Next, we come to what really made Parzania work -- the actors. Naseeruddin Shah's portrayal as the patriarch and Sarika's role of the mother were two of the most compelling performances I have seen on screen in a very long time. From a veteran of theatre and film like Naseeruddin Shah, it should come as no surprise how he played the doting Parsi father of Parzan, his 'Tiger', the dutibound cinema projectionist, Shernaz's ever-loving husband, and then a distraught and disparaged human being who has been stripped of his dignity, his faith in humanity and his mental balance from having failed to protect his family -- all to awe-inspiring perfection. Sarika's performance then, is what is a stunning revelation. Her Shernaz is a woman whose universe is snugly wrapped around her husband and her two bubbly kids, and which is mercilessly shorn asunder when the rioting mob invades her chawl and burns it up. Yet, she displays phenomenal strength and resolve hiding her anguish in the innermost vestiges of her heart and only once sobbing uncontrollably (and even then, so as not to add to all that her daughter has been through, locking herself in the bathroom). And while her husband has emotionally detached himself from her and Dilshad following the trauma, it is she who must be brave and unshakeable for Dilshad. Sarika as Shernaz is easily the strongest essay in that role that I have seen. To add to all that, is her ageless, poetic, iridescent beauty -- merely looking at those green eyes are adequate in knowing her joys and her suffering. More than Perzan Dastur's Parzan, it is Pear Barsiwala's Dilshad which impressed me most as the adorable young daughter who plays a foil to Parzan during the happy days, then comes into her own when she escapes the clutches of the fanatics with her mother. She successfully persuades Shernaz to stay with her instead of going to look for Parzan. The shock is surely indelible, but she displays unfathomable pluck in clinging to her innocence and childhood -- she still yearns for the day when her brother will come back to her so that she can tie raakhi on his wrist and waits for nine days in tandem with her father; a penance of her own in desperation. Corin Nemec as the American that stands by Cyrus and family performs capably but as mentioned earlier, is only peripheral to the real drama that unfolds. Raj Zutshi, Sheeba Chaddha and others (particularly the mother who talks of her daughter being raped and gruesomely murdered at the NHRC deposition) embellish Parzania with all their acting prowess.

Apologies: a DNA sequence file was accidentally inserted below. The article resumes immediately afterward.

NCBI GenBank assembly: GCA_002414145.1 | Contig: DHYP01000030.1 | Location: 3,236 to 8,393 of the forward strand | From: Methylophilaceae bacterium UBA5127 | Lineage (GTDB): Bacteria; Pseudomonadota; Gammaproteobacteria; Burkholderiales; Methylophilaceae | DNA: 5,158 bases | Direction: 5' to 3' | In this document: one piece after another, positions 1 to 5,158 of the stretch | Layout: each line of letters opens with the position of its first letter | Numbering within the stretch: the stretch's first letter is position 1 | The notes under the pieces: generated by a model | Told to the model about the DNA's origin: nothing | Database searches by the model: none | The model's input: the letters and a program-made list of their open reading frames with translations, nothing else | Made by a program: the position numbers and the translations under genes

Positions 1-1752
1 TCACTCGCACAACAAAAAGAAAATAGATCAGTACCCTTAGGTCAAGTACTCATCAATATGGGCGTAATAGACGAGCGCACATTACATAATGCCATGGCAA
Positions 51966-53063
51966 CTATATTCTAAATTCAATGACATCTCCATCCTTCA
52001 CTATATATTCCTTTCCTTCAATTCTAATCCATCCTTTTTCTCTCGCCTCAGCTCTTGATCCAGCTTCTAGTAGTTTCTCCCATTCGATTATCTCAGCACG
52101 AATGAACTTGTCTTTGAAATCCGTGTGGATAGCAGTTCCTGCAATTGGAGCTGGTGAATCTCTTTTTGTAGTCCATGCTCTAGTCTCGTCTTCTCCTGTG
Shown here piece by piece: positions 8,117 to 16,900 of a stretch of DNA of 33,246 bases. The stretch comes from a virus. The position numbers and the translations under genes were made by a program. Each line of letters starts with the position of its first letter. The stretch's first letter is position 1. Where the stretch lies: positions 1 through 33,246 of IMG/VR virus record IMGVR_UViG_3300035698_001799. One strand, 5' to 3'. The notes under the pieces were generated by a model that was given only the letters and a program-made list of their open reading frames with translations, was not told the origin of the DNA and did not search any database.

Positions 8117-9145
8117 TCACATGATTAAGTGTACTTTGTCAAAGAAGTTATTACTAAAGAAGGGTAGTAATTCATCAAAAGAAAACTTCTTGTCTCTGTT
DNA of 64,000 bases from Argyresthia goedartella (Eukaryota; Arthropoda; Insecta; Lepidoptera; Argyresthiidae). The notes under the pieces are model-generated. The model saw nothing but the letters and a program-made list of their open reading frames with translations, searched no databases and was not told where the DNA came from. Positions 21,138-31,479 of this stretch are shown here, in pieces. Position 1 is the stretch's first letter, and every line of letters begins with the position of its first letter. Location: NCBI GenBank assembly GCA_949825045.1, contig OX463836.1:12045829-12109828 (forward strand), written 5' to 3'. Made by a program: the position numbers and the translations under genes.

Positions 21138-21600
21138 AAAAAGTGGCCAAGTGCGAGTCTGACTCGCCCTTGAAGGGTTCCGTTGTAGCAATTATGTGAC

Suraj Ka Satvan Ghoda (1992)
Among Benegal's masterpieces